When their oldest daughter was born 11 years ago, entrepreneurs Catherine and JJ Jaxon followed the standard medical advice for infants: They didn’t give her peanuts, tree nuts, eggs, or other common food allergens. By the time their daughter was 3, they learned that she was allergic to most nuts.
In 2015, when their youngest baby was born, the advice was starting to change. A major new study showed that introducing peanuts to a baby, and keeping them in the diet for the next five years, could reduce the rate of peanut allergies by as much as 86%. “Basically, what we had been doing as Americans, and in some other countries, was really the worst thing we could possibly do,” JJ Jaxon says. Between 1997 and 2015, the rate of peanut allergies in the U.S. more than quadrupled.
The Jaxons wanted to give their newborn the best chance of avoiding allergies, but they struggled to find food that would work. “Nuts and nut butters are a choking hazard for a baby, so you can’t give them nuts and nut butters in their natural form,” Catherine Jaxon says. “And then the entire baby food industry was allergen-free, because the guidelines had been in place for years. So we were just really frustrated. I remember reading the study and thinking Wow, we have the potential to avoid another food allergy in our family. But why is there no product in the baby food aisle that makes this possible?”
Their solution was to make snacks for their child at home. But eventually they reached out to Gideon Lack, the professor of pediatric allergy at King’s College London who had published the groundbreaking study, known as LEAP (Learning About Peanuts Early). Over several years, the Jaxons and Lack developed a new product together that launched last year—a “proactive peanut puff” snack designed for babies to eat that includes the right dose of peanuts to help protect them from allergies. Their startup, Mission MightyMe, now sells the snack online in packets that each contain the right dose of peanut protein for a week. They contain just a few ingredients: organic peanuts and rice, along with a little sea salt and calcium carbonate.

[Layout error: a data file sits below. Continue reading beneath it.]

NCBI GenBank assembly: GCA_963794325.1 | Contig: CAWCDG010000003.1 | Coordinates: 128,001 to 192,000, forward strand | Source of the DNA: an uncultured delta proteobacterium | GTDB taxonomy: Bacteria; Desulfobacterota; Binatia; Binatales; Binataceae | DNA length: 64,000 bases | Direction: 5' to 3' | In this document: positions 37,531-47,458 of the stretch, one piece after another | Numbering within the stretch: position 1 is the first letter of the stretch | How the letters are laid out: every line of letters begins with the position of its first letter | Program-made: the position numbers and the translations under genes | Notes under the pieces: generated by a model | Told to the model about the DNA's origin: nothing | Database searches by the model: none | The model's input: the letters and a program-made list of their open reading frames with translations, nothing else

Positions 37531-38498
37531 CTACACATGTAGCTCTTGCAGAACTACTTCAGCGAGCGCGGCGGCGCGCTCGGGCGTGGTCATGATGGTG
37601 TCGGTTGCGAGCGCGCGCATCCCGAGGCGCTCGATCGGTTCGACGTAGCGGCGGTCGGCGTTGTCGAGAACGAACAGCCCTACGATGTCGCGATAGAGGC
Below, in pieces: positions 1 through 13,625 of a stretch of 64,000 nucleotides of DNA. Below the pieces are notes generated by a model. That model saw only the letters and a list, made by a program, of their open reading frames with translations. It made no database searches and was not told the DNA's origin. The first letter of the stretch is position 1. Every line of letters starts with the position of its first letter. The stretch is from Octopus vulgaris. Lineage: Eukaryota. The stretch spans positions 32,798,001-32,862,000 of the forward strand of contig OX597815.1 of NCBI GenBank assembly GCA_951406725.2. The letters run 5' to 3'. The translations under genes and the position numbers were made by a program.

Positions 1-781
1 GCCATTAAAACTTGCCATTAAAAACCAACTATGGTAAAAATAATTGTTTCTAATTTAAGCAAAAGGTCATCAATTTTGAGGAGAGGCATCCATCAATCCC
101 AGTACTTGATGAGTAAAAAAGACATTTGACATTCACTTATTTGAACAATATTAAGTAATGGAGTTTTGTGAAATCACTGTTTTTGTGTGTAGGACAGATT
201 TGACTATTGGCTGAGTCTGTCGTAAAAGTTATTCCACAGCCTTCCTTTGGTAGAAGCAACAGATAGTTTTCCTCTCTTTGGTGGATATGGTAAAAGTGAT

The official recommendations have changed since the LEAP study. The National Institutes of Health issued new guidelines in 2017 recommending early introduction of peanuts; other organizations followed suit. The U.S. Department of Agriculture gave similar recommendations in 2020. Now, there are a handful of other products on the market that can safely expose infants to peanuts, although not all are based on the science from the LEAP study.
In Israel, a peanut snack for children has been common for decades. Not coincidentally, peanut allergy rates in Israel are far lower than in the U.S. or U.K. where guidelines had been different; Lack actually began his study after a trip to Israel where he’d talked to fellow allergists and learned that few Israeli children had peanut allergies. (The Jaxons also ordered the Israeli snack, called Bamba, but wanted to develop a healthier, less Cheeto-like alternative.)
Children at the highest risk of allergies should see a pediatrician before eating foods containing peanuts; given the okay, they can start eating them at 4 to 6 months old. Other children can start at 6 months. “Under age 1 is the safest time to introduce any food allergens, because any reaction typically is much milder,” Catherine Jaxon says. If every parent begins introducing peanuts to children early, allergy rates will drop drastically.
“If we get full widespread household adoption, then the amount of peanut allergy in this country could be virtually eliminated from children in 20 years,” JJ Jaxon says. Australia shows early signs of what can happen: They changed official guidelines in 2016 based on the LEAP study and promoted those new guidelines, getting them implemented more quickly than in the U.S.; the country has already seen a 16% reduction in peanut allergies among infants.